we know what the outcome is.

HOLMES: But even the first week in open plains and deserted villages proved a hard slog. Defenses inside the city will be much tougher.

Intelligence sources say ISIS has already begun to use civilians has human shields, many already executed, and if hostage taking continues, air

strikes will be difficult, sometimes impossible in the city.

Commanders here expect this campaign will last deep into the winter. If it does, the trickle of civilians already escaping Mosul could become a

flood. Aid agencies fear they will be overwhelmed by perhaps hundreds of thousands of desperate people, maybe mixed among them ISIS fighters and

suicide bombers.

Even when coalition forces retake Mosul, what will the day after look like? There is no firm agreement at the moment on how the area will be governed,

how the city will be rebuilt. Competing groups -- Sunni, Shia, Kurds and Turkmen -- will all jostle for power. Getting rid of ISIS might then

after look like the easy part.

Michael Holmes, CNN, near Mosul, Iraq.


[11:05:24] ANDERSON: Well, Michael Holmes there for you.

CNN's Nick Paton Walsh has been on the front lines this week. He filed this report a short

time ago.


NICK PATON WALSH, CNN INTERNATIONAL CORRESPONDENT: There's very little doubt Donald Trump doesn't speak from a position of great military

expertise when he talked about the campaign of Mosul. It's very difficult indeed to amass a sort of the 500,000 or so troops around a city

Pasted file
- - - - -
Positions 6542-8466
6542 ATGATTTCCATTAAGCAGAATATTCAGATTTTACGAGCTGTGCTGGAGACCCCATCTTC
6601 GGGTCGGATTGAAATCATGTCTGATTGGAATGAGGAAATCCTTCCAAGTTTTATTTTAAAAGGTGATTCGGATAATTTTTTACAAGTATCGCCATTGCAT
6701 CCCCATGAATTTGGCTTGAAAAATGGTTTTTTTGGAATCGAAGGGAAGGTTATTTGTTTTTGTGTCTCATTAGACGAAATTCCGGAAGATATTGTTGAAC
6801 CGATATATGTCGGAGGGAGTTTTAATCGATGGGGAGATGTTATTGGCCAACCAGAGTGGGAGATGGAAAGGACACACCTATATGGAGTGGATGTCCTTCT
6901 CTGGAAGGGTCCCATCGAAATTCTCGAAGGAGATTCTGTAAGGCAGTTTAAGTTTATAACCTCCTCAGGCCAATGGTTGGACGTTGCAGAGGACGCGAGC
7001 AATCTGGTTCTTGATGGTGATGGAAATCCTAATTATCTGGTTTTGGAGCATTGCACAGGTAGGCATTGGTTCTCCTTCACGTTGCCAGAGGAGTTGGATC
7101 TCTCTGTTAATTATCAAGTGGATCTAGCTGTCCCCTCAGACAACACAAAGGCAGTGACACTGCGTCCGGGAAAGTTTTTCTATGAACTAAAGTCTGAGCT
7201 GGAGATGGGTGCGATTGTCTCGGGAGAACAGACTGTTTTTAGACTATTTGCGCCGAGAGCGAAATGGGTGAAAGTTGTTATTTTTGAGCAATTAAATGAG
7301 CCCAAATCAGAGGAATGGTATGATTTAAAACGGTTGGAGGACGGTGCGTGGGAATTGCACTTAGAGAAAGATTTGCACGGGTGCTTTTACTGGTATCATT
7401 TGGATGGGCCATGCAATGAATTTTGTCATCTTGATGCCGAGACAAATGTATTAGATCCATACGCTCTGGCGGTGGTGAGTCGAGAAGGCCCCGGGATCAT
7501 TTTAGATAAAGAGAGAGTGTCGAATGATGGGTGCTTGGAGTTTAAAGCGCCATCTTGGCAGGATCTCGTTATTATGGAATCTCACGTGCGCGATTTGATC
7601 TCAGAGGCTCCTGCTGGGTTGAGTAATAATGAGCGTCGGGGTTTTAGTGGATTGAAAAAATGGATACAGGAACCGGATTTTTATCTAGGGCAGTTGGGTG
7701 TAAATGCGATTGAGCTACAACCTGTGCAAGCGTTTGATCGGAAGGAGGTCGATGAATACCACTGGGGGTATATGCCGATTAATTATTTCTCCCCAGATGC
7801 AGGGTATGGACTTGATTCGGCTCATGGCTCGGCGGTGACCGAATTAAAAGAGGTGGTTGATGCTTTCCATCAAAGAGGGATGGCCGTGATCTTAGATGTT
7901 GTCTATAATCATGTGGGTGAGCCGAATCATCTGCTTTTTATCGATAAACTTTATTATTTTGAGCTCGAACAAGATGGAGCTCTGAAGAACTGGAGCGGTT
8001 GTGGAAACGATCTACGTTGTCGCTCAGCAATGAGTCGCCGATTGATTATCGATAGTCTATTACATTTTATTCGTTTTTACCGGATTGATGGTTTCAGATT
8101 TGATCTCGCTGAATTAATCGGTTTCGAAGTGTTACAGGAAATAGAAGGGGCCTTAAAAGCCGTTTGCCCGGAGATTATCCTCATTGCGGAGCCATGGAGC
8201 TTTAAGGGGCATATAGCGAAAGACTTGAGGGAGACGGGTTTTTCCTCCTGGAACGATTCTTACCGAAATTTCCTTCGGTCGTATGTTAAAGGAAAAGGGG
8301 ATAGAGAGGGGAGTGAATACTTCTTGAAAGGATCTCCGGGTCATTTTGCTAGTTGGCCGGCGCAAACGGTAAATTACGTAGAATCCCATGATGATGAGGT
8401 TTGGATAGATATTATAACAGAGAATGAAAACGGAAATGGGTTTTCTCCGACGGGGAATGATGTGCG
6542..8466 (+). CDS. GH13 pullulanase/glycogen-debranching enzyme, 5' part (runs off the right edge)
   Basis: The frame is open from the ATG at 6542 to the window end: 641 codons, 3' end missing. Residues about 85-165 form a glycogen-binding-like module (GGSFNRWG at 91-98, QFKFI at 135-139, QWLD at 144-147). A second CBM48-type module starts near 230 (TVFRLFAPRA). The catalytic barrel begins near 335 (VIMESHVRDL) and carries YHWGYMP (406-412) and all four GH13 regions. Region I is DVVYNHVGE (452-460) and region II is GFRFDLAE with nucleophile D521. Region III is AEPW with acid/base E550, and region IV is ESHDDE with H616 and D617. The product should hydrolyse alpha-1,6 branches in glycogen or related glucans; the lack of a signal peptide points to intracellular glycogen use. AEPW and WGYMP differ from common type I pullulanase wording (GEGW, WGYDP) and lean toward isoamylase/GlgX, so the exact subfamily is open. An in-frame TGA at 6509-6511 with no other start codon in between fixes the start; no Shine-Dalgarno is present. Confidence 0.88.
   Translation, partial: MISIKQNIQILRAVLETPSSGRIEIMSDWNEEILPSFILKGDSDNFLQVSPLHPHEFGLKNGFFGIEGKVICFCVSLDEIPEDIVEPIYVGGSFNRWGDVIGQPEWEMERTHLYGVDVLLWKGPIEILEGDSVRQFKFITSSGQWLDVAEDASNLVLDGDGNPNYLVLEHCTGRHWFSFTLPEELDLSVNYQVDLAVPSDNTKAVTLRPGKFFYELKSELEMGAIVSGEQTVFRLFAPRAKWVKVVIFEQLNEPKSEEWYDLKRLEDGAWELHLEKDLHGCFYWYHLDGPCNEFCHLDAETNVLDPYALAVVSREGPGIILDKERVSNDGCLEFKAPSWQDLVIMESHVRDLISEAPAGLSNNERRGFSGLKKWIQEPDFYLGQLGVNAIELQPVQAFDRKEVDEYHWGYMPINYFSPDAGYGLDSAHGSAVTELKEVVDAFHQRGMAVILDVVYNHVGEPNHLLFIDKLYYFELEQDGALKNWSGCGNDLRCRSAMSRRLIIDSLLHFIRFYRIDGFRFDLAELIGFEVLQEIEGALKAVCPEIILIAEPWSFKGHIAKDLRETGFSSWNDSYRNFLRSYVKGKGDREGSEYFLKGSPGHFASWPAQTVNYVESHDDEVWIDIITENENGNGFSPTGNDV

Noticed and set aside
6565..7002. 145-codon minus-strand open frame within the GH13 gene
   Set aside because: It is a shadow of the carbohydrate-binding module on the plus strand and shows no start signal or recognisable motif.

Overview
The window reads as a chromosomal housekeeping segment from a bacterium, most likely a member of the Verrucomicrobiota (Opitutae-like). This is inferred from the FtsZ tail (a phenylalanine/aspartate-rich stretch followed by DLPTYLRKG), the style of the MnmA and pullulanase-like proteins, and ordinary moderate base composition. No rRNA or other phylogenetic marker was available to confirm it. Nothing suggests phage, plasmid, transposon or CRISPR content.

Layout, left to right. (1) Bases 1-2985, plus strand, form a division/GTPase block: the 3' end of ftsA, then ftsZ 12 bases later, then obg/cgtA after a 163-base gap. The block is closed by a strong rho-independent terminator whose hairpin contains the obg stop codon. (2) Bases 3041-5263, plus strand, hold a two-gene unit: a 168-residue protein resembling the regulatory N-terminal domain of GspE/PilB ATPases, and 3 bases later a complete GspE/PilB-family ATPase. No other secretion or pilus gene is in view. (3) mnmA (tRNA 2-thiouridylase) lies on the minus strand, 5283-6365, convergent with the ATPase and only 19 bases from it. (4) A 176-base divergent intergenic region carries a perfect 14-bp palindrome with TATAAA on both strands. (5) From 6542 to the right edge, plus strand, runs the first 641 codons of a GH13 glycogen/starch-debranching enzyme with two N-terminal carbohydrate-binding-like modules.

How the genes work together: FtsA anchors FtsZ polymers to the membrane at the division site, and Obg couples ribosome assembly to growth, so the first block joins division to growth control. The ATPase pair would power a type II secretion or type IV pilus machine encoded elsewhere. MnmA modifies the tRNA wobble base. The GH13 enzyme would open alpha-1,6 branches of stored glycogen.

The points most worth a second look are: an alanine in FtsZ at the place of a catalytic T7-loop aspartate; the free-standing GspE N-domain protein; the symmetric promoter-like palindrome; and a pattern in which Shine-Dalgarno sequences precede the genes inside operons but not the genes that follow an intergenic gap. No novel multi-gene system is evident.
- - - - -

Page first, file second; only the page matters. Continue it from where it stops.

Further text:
of this size discretely without your enemy knowing about it and there's a psychological impact potentially of advertising your move. It makes people

leave. It makes civilians, perhaps, seek a more sheltered place.

The idea that things aren't going well so far, that isn't what we are seeing really here. Yes, it is tricky going. It has I think been a

tougher fight on the outer parts of the territory that ISIS holds. They've had to put through what the Pentagon referred to as the outer crust of ISIS

defenses. But now the new strategy seems to be going around some of the built up areas and just plowing towards the main urban sprawl of Mosul


It will be difficult going. We don't know what the Pentagon's original timetable was but they say that they're ahead of schedule at this point.

It's going to be tough fighting indeed ahead, but I don't think there was any doubt what the outcome will be. ISIS will eventually get moved out of

Mosul. The real question is what level of blood shed, and instability in Iraq generally occurs before that happens.


ANDERSON: We're going to we're going to get back to the battle for Mosul very, very

soon. To look at why Turkey can't seem to hold itself back from getting involved even as Baghdad insists its own troops can do the job without

Turkey's help. I'm going to ask an expert on the region why they are so keen to jump in.

Plus, as Mosul collapses into a battleground, how's that playing out in battleground states in

the American election? Hoping a tweet is mightier than the sword, Donald Trump weighing in on that,

all those issues and more just ahead on the show. Do stay with us.

Well, more than 1,000 migrants have been bused out of the camp known as The Jungle in Calais in France as authorities there prepare to dismantle what

has been a temporary home for thousands seeking a better life.